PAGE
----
Summaries / Reviews from the Neuroimaging Literature
- Connectome Networks: From Cells to Systems - offers a taxonomy for the scales of imaging. At a glance (I haven’t really read it yet as of 1/7/19), it looks like you could combine different factors at different levels of analysis as part of a useful nested hierarchical schema (e.g., microscale neurovascular coupling and microscale action potentials are components of macroscale fMRI and EEG readings).
- Functional Brain Imaging: A Comprehensive Survey
- A Comparative Analysis of Registration Tools: Traditional vs Deep Learning Approach on High Resolution Tissue Cleared Data
- Performance of Image Registration Tools on High-Resolution 3D Brain Images
- On the Definition of Signal-To-Noise Ratio and Contrast-To-Noise Ratio for fMRI Data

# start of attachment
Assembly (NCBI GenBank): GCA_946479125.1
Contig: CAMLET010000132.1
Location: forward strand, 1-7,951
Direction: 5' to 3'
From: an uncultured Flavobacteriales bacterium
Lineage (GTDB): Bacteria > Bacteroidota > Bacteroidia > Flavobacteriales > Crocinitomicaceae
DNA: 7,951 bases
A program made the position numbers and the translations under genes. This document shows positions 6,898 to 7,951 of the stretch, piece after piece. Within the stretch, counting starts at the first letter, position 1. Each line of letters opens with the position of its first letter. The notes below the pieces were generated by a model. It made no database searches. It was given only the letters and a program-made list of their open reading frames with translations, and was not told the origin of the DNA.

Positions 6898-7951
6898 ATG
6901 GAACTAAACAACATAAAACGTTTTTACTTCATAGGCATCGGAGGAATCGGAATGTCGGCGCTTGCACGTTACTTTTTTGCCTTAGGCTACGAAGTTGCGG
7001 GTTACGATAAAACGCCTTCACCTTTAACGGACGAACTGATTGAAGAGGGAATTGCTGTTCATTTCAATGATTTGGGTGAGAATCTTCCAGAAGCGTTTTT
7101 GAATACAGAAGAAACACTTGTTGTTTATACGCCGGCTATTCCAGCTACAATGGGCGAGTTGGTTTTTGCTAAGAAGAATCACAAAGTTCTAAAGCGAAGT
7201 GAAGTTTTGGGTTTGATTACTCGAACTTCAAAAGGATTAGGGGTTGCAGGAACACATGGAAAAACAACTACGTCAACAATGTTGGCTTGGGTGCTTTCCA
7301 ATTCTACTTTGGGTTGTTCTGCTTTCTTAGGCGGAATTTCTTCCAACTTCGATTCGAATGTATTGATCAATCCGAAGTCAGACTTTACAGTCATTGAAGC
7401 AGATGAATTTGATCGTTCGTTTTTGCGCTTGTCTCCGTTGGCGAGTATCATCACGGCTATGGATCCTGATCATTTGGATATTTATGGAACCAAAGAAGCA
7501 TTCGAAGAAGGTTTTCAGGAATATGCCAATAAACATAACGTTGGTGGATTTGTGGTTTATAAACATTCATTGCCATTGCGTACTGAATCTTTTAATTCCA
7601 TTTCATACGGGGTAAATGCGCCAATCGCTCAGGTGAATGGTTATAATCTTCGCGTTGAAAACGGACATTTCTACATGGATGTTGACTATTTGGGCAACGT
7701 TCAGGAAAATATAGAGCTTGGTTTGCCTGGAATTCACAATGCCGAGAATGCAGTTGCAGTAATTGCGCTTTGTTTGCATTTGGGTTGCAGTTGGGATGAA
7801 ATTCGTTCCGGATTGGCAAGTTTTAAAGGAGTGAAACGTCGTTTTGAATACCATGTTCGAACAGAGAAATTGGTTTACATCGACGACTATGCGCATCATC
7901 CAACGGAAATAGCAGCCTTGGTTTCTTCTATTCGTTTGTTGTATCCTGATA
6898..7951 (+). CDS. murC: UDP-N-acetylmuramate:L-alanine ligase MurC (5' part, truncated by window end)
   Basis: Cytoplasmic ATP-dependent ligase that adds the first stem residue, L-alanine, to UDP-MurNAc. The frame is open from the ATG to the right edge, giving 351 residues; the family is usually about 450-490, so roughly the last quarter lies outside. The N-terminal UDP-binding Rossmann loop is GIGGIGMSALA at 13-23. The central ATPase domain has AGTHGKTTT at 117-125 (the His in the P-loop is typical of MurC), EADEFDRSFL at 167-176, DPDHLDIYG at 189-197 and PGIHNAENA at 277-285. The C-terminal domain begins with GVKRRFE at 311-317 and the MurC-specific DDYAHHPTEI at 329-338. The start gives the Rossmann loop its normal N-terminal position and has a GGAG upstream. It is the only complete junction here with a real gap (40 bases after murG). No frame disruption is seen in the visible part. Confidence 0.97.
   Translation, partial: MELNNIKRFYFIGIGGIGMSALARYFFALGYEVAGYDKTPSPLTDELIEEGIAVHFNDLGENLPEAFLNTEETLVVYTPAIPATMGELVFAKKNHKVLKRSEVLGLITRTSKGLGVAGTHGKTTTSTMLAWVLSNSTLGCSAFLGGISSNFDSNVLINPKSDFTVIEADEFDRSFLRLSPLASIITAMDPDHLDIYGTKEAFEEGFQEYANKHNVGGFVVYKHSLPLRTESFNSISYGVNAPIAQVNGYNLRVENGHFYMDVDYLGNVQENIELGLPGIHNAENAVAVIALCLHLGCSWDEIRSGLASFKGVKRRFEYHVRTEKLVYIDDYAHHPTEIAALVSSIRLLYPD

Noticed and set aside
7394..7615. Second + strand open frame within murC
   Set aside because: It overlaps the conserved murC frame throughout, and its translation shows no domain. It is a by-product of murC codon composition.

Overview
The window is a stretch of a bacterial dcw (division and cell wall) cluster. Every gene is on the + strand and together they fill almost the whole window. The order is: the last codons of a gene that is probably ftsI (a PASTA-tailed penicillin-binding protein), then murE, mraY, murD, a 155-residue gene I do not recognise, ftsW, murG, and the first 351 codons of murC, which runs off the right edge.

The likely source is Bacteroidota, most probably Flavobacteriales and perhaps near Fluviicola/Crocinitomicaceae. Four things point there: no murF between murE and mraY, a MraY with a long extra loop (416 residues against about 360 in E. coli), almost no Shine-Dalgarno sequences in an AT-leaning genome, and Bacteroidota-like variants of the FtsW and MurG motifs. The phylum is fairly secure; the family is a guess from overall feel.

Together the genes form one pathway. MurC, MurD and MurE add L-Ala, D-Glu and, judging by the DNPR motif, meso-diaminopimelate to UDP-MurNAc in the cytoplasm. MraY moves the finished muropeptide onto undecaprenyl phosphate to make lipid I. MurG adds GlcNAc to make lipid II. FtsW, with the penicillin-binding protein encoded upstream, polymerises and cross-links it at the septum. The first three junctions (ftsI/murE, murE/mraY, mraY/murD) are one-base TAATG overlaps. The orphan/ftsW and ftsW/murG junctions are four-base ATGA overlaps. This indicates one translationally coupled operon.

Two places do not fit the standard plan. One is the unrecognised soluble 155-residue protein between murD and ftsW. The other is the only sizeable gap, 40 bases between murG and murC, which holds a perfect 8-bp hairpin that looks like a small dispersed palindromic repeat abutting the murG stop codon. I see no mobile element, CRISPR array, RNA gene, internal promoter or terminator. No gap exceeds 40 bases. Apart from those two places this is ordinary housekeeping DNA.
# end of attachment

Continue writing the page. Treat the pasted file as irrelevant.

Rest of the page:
- Size and shape matter: The impact of voxel geometry on the identification of small nuclei
- Summary Table from Poldrack and Gorgolewski 2014
- Harvard Aging Brain Study
- UK Biobank
Stats on MR Usage
- Just as an errant thought, the file format used to store most MRI images (NifTI) is very similar to DV, in the sense that each frame is its own distinct bitmap(?) image. Unlike DV, no compression is applied to individual frames in NifTI (as far as I know). Compression is usually accomplished by gzipping an entire raw NifTI file, but I doubt that this provides an optimal compression ratio- in MPEG compression schemes the previous frame informs what the next frame will look like (motion compensation). It seems like something similar could be used for 3d volumetric scans. Why not encode each slice with a lossless video compression algo?
- In Vivo Optical Imaging of Brain Function, 2nd edition